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A.J. Perri, a residential HVAC firm in Monmouth County, New Jersey, marked 50 years in business this year. The doors opened in 1971 with three employees. Today, A.J. Perri employs more than 300 people and is part of the American Residential Services (ARS) network. Despite its current size, the firm strives to deliver personalized HVAC and plumbing services to its customers.

ARS purchased A.J. Perri about seven years ago. It proved a good investment. The last two years have been record years for the firm, with sales on track for $79 million in 2021. That’s up from $53 million in 2019.

“Given the circumstances, I couldn’t be happier about that,” said Christian Dunning, ARS’ division vice president for the New Jersey market and general manager of A.J. Perri.

Dunning said the firm accomplished this growth with a focus on providing premium-level customer service. A.J. Perri uses a net promoter score to measure its performance. This metric is designed to capture a customer’s likeliness of recommending a company to someone else. The score is in a range up to 100.

A.J. Perri currently rates a 71. The score rose 10 points during the pandemic. Dunning said the average for the construction segment, which includes HVAC and plumbing, is 43.

“What’s exciting is when you grow and your customer score goes up,” he said.


Commitment to Customers

One key to A.J. Perri’s success is having a dedicated crew of senior service technicians who answer no-heat and no-cool calls. Anton Cunningham, the firm’s demand manager, oversees this group. Cunningham said they can dispatch to a home in hours while other companies take days.

A.J. Perri vehicles.

READY TO ROLL: A.J. Perri keeps a crew of senior service technicians available to answer no-heat and no-cool calls for customers.

The pandemic turned into an opportunity, but it didn’t seem like that at first. Just like every other HVAC company, A.J. Perri’s managers worried about the demand from consumers at the outset. Dunning said there was plenty of anxiety on both sides about going into people’s homes.

Even once the demand for services increased, this meant an extra investment in keeping everyone safe and healthy. Dunning said the firm spent 10 times more than normal on PPE and sanitization. One way A.J. Perri continues to ease consumer concerns is transparency. Every technician arrives at a home with a sticker that verifies a temperature below 100 for that day.

Part of the firm’s success comes from a commitment to keeping up with customers’ needs and concerns. In addition to traditional HVAC and plumbing services, A.J. Perri offers IAQ products and services. This includes everything from whole-house humidifiers to duct cleaning. A.J. Perri also installs a range of Nest products. This includes thermostats, doorbells, and cameras.

Dunning said the firm is considering bringing back electrical services, a segment it discontinued a few years ago. That means finding qualified workers. Finding workers in any of the trades is difficult, Dunning said.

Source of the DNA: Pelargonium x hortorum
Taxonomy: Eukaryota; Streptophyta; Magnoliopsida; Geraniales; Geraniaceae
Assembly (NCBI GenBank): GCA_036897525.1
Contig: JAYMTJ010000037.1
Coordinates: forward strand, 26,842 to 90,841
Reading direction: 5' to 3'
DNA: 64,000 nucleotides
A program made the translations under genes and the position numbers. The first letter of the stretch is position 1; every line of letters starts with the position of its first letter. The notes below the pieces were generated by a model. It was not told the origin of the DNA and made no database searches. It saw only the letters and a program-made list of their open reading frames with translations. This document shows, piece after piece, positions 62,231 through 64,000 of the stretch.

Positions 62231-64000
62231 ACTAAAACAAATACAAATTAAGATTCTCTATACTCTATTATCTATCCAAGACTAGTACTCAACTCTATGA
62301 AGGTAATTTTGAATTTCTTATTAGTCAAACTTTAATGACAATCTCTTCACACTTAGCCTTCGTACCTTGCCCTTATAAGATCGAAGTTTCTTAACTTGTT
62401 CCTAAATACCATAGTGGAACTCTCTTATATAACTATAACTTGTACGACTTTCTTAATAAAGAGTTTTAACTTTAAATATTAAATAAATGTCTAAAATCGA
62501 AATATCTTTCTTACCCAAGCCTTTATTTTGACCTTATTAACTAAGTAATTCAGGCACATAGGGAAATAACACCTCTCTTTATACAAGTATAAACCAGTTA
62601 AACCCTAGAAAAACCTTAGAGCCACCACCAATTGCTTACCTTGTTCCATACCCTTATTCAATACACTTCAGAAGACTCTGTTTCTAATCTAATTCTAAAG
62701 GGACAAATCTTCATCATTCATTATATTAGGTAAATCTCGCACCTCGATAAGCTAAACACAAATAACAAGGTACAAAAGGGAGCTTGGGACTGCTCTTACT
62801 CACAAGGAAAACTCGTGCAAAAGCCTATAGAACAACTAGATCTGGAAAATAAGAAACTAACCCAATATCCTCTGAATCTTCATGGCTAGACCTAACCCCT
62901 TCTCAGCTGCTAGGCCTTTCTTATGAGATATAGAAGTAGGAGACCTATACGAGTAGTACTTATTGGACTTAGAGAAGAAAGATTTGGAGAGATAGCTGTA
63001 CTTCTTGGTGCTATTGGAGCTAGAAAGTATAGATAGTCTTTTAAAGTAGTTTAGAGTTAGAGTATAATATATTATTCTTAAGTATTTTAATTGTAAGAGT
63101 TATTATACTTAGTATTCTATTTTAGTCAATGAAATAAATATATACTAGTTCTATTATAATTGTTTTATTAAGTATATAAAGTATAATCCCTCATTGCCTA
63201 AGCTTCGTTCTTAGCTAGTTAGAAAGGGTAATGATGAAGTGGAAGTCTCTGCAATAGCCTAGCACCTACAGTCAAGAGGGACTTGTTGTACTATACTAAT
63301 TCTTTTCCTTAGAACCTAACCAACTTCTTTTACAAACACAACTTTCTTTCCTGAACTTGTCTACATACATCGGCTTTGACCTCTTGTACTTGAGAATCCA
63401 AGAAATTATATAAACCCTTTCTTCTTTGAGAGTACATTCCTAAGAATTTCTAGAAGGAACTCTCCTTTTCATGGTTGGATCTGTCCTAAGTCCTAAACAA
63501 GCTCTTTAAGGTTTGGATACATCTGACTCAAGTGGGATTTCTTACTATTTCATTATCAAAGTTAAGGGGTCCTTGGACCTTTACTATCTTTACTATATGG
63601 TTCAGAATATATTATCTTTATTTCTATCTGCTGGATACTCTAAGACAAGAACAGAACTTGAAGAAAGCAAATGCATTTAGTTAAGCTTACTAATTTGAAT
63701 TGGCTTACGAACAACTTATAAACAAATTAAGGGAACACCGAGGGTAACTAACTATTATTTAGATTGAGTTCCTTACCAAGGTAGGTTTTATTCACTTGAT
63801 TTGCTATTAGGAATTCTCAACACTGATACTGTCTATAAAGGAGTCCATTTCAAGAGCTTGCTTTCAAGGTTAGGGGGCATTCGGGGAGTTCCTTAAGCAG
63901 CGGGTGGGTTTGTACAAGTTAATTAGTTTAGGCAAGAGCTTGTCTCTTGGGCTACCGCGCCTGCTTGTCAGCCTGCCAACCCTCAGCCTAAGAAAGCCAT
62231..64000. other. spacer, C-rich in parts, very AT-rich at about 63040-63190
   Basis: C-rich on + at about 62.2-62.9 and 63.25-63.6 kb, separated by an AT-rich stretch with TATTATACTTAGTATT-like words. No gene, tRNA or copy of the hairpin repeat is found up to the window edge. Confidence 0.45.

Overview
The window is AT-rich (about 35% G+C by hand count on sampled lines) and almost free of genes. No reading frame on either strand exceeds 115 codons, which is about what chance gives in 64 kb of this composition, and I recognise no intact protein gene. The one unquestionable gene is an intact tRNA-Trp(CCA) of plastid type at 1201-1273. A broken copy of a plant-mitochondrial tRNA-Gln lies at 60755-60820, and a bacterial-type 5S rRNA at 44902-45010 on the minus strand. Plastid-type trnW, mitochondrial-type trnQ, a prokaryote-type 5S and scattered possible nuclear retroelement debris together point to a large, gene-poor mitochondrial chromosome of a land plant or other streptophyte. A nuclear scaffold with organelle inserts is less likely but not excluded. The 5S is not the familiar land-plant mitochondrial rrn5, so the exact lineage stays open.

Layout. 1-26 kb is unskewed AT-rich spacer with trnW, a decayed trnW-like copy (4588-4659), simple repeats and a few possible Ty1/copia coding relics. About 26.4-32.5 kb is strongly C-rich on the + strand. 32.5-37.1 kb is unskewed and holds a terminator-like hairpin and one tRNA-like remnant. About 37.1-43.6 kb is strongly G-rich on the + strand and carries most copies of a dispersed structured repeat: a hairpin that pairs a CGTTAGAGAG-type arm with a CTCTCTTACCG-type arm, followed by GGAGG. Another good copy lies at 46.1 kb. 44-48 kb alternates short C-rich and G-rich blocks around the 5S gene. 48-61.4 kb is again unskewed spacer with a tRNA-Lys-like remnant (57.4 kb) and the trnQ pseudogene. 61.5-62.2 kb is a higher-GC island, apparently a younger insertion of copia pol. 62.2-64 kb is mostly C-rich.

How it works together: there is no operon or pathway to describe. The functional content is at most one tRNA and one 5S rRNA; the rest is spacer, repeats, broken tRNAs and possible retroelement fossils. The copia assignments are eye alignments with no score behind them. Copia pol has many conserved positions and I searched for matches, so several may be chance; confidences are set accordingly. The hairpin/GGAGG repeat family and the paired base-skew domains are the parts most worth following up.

Missing The Personal Touch

There just aren’t enough young people entering the field, he said. One of A.J. Perri’s plumbers recently attended a continuing education course, Dunning said, and everyone in the class was over 40.

“That’s a staggering statistic,” he said. “There aren’t new people coming into the trade.”

Those who join A.J. Perri find they can have a career there, instead of just a job. The firm provides advancement opportunities for its employees. Kevin Watson started as a driver 11 years ago. Watson moved on to the warehouse, then purchasing, and now is the head of maintenance and IAQ. He has grown the duct cleaning business to seven trucks from three.

Team development has been another challenge for A.J. Perri in the past year, as it has for every company. Dunning said the firm would rent out a hotel ballroom to host an event for the entire staff before the pandemic. Now he said it’s impossible to find such a venue, even if he wanted to. A.J. Perri hosted plenty of virtual events in the past year, but Dunning said video conferencing just isn’t the same.

“The difficult thing is you lose the personal touch,” he said. “We’re anxious to get back to that.”

One return to normal this year is people attending live events. That’s good for A.J. Perri because the firm sponsors the Jersey Shore BlueClaws, a minor league baseball team. Dunning said the firm did get a good return on its digital and television marketing last year when consumers were stuck inside.


Health Care Heroes

A.J. Perri also spends some of its ad budget on radio, including co-sponsoring various charity events such as the St. Jude Radiothon. The firm gives a lot back to the community. This includes providing free installations to veterans and first responders. Last year, that program expanded to medical workers.

The first two recipients were both well-deserved. Carla Biondi, a nurse and two-time cancer survivor who contracted COVID on the job, received a water heater. Nicole Miller, a certified nursing assistant who missed her daughter’s first birthday because she quarantined in order to serve her patients and protect her family, received a free HVAC system.

“During the COVID-19 pandemic, so many healthcare workers and emergency first responders have sacrificed their own needs and risked their lives to help and serve others,” Dunning said. “Giving something back, and showing our gratitude, is the right thing to do.”